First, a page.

And as always, compare the spell to other class spells of that level. If the sonic spell is better than other bard 3 spells, keep it at bard 4. If the smitey-melee spell is better than other paladin 2 spells, keep it at paladin 3.

Note that it's okay for a spell to be an optimal spell level and power for one class, and a poor or weak spell for its level for another class. For example, a bard 2 spell is available at bard 4th, and if you made it a sor/wiz 3 or even 4 it probably would be weak compared to fireball or cone of cold, but that's okay because the "target audience" for the spell is bards, and it's okay for it to be a weaker option for other classes--basically, if it's at the right power level for the target audience, it is better for it to be a weak spell for the secondary audience than for it to be a strong spell for the secondary audience.

Dark Archive

I can't seem to find the paladin code for Abadar. Where is it? Would the paladin code be what's listed in the goals section?

Dark Archive

Chris Ballard wrote:
I can't seem to find the paladin code for Abadar.

Page 27, in the sidebar.

It's not the most intuitive place to put it, with the magic items, but I suspect it was the only 'open space' lying around, that wouldn't necessitate cutting down the Abadar write up, or some other section of text.

Dark Archive

Set wrote:
Chris Ballard wrote:
I can't seem to find the paladin code for Abadar.

Page 27, in the sidebar.

It's not the most intuitive place to put it, with the magic items, but I suspect it was the only 'open space' lying around, that wouldn't necessitate cutting down the Abadar write up, or some other section of text.

Thank you. Of course, that's not where I'd expect it to be.


Arachne wrote:
No antipaladin codes for Calistria and that other one? I can easily imagine an antipaladin of Calistria - almost Slaaneshi.

Yeah baby!


Does this book include information on the minor goddess Brigh beyond what is presented in Gods & Magic?


There is a couple of hundred word piece under Minor Deities, do not have G&M to hand so no comparison.

Just purchased all 3 Faith books and am currently reseting my core pantheons. Awesome stuff!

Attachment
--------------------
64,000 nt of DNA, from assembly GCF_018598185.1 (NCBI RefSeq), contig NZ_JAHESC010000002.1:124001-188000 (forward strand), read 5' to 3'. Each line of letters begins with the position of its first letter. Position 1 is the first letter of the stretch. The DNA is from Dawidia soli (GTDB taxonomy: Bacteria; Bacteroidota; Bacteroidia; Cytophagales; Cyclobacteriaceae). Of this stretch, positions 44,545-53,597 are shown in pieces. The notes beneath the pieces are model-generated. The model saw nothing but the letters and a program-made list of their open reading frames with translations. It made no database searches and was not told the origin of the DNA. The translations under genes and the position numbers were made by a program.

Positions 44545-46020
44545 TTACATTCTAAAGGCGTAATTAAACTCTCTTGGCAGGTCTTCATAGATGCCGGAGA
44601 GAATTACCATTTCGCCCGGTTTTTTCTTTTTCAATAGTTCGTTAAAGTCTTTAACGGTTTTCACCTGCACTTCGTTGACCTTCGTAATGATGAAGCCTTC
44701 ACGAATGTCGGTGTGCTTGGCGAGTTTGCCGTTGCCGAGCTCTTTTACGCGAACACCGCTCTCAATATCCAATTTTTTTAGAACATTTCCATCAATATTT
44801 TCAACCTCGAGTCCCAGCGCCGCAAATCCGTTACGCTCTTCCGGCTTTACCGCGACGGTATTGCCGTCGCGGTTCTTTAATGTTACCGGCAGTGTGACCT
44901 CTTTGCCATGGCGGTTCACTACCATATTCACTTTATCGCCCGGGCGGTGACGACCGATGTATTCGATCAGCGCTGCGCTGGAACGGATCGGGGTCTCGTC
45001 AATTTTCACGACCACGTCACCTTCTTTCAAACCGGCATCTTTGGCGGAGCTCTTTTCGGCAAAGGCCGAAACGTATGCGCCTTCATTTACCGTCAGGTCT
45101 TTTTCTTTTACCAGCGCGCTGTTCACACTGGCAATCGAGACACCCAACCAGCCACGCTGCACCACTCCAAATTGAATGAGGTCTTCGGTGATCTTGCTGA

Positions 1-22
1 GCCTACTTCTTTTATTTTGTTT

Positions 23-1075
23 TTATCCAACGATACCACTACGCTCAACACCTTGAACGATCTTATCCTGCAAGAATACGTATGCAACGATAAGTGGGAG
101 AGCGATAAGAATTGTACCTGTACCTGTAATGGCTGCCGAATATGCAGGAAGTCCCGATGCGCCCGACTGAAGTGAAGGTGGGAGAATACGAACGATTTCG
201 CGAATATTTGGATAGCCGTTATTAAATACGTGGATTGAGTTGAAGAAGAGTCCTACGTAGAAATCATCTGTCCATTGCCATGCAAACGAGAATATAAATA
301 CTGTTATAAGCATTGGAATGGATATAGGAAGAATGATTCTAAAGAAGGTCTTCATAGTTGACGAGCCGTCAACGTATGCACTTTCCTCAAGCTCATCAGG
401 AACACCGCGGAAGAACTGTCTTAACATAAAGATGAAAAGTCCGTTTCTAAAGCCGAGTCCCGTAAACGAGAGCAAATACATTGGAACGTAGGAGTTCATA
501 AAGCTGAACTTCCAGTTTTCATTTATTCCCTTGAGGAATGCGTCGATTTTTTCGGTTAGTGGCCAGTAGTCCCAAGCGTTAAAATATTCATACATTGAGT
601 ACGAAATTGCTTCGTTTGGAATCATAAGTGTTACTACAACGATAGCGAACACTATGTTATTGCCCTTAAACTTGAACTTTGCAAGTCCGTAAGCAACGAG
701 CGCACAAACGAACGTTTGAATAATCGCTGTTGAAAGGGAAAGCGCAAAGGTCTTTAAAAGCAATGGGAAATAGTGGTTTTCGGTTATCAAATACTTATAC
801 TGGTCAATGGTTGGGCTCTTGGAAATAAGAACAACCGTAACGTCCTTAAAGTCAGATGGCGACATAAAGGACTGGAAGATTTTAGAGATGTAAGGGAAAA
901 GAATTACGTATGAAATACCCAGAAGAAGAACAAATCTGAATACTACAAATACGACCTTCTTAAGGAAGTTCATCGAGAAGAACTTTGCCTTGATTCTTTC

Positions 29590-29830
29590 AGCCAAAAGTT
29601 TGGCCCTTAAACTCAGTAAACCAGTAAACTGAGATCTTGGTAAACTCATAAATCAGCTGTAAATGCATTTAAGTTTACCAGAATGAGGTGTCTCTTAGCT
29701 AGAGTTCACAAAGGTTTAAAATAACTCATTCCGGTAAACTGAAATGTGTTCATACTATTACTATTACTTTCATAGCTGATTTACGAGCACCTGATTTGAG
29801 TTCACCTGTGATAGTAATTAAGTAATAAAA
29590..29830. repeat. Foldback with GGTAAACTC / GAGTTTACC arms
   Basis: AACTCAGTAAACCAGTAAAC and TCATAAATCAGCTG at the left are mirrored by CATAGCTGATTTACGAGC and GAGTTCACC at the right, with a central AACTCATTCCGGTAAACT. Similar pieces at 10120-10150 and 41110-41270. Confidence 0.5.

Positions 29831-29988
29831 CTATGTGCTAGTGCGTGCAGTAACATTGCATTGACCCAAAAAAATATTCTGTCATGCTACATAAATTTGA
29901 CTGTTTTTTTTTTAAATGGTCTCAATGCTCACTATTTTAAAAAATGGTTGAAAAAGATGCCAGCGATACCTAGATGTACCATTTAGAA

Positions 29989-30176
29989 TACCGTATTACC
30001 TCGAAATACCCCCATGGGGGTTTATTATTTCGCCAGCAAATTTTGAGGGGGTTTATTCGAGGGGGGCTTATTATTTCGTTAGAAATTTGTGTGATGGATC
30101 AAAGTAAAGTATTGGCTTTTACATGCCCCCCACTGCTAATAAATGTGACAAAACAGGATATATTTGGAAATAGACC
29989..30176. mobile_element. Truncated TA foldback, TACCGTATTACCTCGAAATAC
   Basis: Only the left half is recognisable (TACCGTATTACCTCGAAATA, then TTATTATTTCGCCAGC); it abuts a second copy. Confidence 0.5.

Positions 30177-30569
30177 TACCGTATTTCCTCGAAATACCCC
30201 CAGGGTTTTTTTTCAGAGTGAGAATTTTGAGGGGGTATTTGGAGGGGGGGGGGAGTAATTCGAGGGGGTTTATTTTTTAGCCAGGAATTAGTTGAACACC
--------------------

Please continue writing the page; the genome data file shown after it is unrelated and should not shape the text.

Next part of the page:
There was a 'non-generic Cleric' article posted a while back, tailoring the Clerics of specific deities more closely. Anyone interested in brainstorming such conversions?


Thanks, Bwang. I went ahead and got the PDF, and can report that the info on Brigh is basically the same as that in Gods and Magic, except for a couple of minor details that differ. Part of me wishes there had been a bit more on this minor goddess, but the other part of me is gleefully realizing that the scant detail leaves me lots of wiggle room for backstory.

It seems like a pretty good book.

Grand Lodge

Hey to any who care:

It looks like the construction information for the calming oils magic item on page 26 got moved to the end of the description of the next magic item, the clockwork key.

Additionally, while we're on the subject, it looks like the construction information may be in error. For one, it requires Craft Potion which was likely meant to be Brew Potion, but actually this could be in error, too, since the item itself does not function like normal potions and oils do. It is more like the various elixir magic items and therefore probably requires Craft Wondrous Item instead.

Grand Lodge

Also on page 27, the construction requirements for the triple-stinging blade say it needs the Craft Weapon feat, which isn't a thing. It was probably meant to say Craft Magical Arms and Armor.